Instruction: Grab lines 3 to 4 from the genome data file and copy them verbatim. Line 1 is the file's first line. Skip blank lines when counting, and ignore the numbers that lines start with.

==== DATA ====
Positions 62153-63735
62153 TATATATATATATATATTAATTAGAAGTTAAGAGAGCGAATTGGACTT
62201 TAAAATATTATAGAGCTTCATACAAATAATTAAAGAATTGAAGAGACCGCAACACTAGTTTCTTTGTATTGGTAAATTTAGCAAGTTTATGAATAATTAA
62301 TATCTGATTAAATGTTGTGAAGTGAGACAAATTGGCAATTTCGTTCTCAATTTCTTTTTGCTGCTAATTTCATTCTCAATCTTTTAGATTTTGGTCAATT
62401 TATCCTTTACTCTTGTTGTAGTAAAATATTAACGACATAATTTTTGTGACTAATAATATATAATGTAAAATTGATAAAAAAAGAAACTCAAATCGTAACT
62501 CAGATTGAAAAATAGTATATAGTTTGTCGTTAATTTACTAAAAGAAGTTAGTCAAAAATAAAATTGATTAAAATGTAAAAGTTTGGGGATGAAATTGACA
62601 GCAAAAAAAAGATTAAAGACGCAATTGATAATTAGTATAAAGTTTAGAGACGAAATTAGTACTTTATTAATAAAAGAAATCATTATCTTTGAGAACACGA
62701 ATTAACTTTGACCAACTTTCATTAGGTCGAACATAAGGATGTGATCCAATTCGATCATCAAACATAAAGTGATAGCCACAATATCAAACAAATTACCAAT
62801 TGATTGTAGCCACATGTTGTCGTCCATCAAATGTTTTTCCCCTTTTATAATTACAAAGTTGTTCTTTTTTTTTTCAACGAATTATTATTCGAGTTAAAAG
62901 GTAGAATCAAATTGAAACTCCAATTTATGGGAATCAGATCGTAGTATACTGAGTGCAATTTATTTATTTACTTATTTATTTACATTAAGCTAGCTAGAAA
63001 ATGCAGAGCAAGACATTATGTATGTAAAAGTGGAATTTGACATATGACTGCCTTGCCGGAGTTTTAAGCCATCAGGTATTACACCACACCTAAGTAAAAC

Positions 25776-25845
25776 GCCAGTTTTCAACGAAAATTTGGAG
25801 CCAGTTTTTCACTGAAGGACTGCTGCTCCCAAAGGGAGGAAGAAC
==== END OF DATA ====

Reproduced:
62201 TAAAATATTATAGAGCTTCATACAAATAATTAAAGAATTGAAGAGACCGCAACACTAGTTTCTTTGTATTGGTAAATTTAGCAAGTTTATGAATAATTAA
62301 TATCTGATTAAATGTTGTGAAGTGAGACAAATTGGCAATTTCGTTCTCAATTTCTTTTTGCTGCTAATTTCATTCTCAATCTTTTAGATTTTGGTCAATT